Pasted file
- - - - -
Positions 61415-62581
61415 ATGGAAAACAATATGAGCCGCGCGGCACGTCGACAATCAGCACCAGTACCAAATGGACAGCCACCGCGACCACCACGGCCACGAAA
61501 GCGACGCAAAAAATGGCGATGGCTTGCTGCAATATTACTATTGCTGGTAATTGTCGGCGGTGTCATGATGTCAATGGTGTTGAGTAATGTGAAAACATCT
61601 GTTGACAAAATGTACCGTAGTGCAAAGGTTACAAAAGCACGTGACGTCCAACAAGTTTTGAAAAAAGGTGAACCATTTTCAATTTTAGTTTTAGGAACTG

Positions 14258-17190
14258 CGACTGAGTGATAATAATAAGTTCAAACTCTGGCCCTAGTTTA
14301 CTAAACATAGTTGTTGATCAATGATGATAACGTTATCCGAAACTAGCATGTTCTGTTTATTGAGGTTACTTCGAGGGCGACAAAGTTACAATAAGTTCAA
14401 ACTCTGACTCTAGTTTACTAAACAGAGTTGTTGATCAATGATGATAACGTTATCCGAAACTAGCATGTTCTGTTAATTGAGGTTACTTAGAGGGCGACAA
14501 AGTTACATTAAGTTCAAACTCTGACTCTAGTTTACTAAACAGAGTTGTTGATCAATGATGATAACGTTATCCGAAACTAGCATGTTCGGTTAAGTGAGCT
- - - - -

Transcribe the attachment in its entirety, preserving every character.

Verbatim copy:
Positions 61415-62581
61415 ATGGAAAACAATATGAGCCGCGCGGCACGTCGACAATCAGCACCAGTACCAAATGGACAGCCACCGCGACCACCACGGCCACGAAA
61501 GCGACGCAAAAAATGGCGATGGCTTGCTGCAATATTACTATTGCTGGTAATTGTCGGCGGTGTCATGATGTCAATGGTGTTGAGTAATGTGAAAACATCT
61601 GTTGACAAAATGTACCGTAGTGCAAAGGTTACAAAAGCACGTGACGTCCAACAAGTTTTGAAAAAAGGTGAACCATTTTCAATTTTAGTTTTAGGAACTG

Positions 14258-17190
14258 CGACTGAGTGATAATAATAAGTTCAAACTCTGGCCCTAGTTTA
14301 CTAAACATAGTTGTTGATCAATGATGATAACGTTATCCGAAACTAGCATGTTCTGTTTATTGAGGTTACTTCGAGGGCGACAAAGTTACAATAAGTTCAA
14401 ACTCTGACTCTAGTTTACTAAACAGAGTTGTTGATCAATGATGATAACGTTATCCGAAACTAGCATGTTCTGTTAATTGAGGTTACTTAGAGGGCGACAA
14501 AGTTACATTAAGTTCAAACTCTGACTCTAGTTTACTAAACAGAGTTGTTGATCAATGATGATAACGTTATCCGAAACTAGCATGTTCGGTTAAGTGAGCT